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English FA, Kick It Out report 70% increase in reports of racist abuse

APTOPIX Britain Soccer Premier League

A supporter holds up an anti racism banner during the English Premier League soccer match between Manchester City and Newcastle at the Etihad Stadium, Manchester, England, Saturday Feb. 21, 2015. British police launched an investigation into suspected racism involving Chelsea fans, following an incident on Tuesday, Feb. 17, 2015 before a Champions League game at Paris Saint-Germain, where a black man named Souleymane S was filmed being blocked from boarding a metro train by Chelsea fans, who then chanted: “We’re racist and that’s the way we like it.” (AP Photo/Jon Super)


The number of reported incidents of racist abuse, sexism, antisemitism, homophobia and other forms of discrimination by fans have increased significantly this season, according to anti-discrimination campaign, Kick It Out, and the English Football Association (FA).

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According to the two organizations who work hand in hand to rid the game of discriminatory behavior, 184 incidents of improper abuse were reported at the midway point of English leagues’ 2014-15 campaign, a 35 percent increase from the same time the season before.

An FA official told the Guardian that 118 of the 184 reports (64 percent) involved alleged racist abuse, while 32 percent involved complaints about antisemitism, with the majority originating on social media.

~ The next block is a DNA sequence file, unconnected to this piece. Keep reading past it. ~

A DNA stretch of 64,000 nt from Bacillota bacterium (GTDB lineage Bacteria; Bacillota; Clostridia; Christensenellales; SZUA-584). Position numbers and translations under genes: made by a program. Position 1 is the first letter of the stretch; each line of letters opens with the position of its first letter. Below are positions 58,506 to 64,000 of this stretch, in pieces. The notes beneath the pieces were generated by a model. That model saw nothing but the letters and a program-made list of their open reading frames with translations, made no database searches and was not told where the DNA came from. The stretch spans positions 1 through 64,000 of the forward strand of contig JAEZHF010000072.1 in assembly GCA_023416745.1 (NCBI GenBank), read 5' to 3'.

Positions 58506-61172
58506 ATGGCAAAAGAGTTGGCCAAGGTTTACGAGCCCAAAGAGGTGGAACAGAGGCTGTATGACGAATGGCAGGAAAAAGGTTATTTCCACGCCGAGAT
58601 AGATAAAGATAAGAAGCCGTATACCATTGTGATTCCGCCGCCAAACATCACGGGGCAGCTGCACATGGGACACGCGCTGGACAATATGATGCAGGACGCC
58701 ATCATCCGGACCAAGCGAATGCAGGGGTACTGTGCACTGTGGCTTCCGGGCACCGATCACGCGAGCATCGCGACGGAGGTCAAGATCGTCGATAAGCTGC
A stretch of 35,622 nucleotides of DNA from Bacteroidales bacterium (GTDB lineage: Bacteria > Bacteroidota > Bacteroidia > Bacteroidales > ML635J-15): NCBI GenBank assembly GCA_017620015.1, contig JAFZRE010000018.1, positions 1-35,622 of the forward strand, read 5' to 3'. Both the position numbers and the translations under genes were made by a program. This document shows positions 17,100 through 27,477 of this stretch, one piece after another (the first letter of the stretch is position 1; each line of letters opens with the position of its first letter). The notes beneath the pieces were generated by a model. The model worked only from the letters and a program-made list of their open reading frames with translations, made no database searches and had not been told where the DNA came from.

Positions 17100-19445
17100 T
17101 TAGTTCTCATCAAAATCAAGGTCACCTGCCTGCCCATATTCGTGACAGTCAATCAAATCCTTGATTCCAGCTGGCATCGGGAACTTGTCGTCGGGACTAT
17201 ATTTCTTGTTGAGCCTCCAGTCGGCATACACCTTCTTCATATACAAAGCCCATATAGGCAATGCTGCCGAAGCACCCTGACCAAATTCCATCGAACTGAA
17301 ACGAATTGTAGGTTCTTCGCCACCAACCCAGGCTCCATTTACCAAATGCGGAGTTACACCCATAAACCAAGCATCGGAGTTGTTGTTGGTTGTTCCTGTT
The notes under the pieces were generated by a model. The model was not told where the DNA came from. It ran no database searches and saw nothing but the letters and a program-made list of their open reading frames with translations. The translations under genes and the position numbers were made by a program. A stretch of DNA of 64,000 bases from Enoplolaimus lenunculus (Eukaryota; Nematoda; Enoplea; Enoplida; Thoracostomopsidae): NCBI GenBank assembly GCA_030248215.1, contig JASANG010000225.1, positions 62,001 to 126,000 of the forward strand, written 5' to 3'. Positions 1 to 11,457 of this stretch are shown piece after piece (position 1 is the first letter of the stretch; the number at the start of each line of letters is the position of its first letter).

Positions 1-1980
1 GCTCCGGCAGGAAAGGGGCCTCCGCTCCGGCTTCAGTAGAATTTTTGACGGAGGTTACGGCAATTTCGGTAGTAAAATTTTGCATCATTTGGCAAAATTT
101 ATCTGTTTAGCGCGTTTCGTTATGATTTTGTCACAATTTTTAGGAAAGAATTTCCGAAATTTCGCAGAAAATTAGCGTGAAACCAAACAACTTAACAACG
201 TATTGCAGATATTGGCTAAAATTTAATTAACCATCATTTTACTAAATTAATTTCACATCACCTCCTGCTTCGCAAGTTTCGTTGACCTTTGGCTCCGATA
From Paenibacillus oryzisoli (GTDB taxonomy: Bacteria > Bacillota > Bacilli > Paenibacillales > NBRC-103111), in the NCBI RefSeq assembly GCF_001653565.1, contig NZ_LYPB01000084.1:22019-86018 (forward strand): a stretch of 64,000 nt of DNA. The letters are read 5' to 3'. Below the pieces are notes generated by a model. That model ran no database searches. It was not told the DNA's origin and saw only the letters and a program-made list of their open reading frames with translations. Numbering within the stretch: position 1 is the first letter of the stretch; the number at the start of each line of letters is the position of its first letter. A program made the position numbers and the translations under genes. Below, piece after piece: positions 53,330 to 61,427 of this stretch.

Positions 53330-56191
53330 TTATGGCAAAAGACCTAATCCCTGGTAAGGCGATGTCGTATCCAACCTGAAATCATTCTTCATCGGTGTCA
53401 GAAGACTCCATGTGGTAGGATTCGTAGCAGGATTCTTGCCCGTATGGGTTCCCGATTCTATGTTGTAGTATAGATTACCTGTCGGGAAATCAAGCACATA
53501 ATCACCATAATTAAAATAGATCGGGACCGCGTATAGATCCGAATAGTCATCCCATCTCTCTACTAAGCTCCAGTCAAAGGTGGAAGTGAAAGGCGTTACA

The rest, from the Guardian:

15 complaints of abuse involving sexual orientation, seven about disability, and 13 relating to sexism, the first it has ever received

There’s really no way of knowing how many incidents of racial abuse occur inside stadiums at all levels week in and week out, but the fact that so many more are being reported each week can be seen as fair progress in the fight to rid the game racism.

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The authorities can’t police the issue if they aren’t aware of it. The onus then falls on the authorities to handle the matter in a way that dissuades people from acting in that way in the future, which sadly isn’t always the case..

Though all will not be as well-documented as the recent incident involving Chelsea fans on the Paris Metro, the same kind of swift, firm response is needed in each and every case of discriminatory abuse. Be it one man or a hundred, immediate suspensions — with possible lifetime bans being considered — should be the standard course of action for anyone partaking in discriminatory activity of all kinds.

Follow @AndyEdMLS